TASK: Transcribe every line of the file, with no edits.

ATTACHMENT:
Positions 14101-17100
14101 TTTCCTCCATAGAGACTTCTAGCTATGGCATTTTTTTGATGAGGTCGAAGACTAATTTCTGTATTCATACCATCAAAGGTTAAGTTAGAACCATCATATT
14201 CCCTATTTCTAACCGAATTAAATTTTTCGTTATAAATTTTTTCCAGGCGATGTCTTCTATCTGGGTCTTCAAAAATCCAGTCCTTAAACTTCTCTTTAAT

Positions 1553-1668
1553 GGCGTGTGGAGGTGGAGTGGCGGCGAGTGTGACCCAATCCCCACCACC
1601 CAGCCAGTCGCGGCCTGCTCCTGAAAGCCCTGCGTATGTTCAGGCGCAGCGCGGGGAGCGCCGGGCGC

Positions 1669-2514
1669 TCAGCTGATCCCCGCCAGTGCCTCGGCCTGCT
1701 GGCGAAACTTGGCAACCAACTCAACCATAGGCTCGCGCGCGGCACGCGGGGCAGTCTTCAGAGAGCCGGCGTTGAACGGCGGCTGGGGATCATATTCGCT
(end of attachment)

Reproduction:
Positions 14101-17100
14101 TTTCCTCCATAGAGACTTCTAGCTATGGCATTTTTTTGATGAGGTCGAAGACTAATTTCTGTATTCATACCATCAAAGGTTAAGTTAGAACCATCATATT
14201 CCCTATTTCTAACCGAATTAAATTTTTCGTTATAAATTTTTTCCAGGCGATGTCTTCTATCTGGGTCTTCAAAAATCCAGTCCTTAAACTTCTCTTTAAT

Positions 1553-1668
1553 GGCGTGTGGAGGTGGAGTGGCGGCGAGTGTGACCCAATCCCCACCACC
1601 CAGCCAGTCGCGGCCTGCTCCTGAAAGCCCTGCGTATGTTCAGGCGCAGCGCGGGGAGCGCCGGGCGC

Positions 1669-2514
1669 TCAGCTGATCCCCGCCAGTGCCTCGGCCTGCT
1701 GGCGAAACTTGGCAACCAACTCAACCATAGGCTCGCGCGCGGCACGCGGGGCAGTCTTCAGAGAGCCGGCGTTGAACGGCGGCTGGGGATCATATTCGCT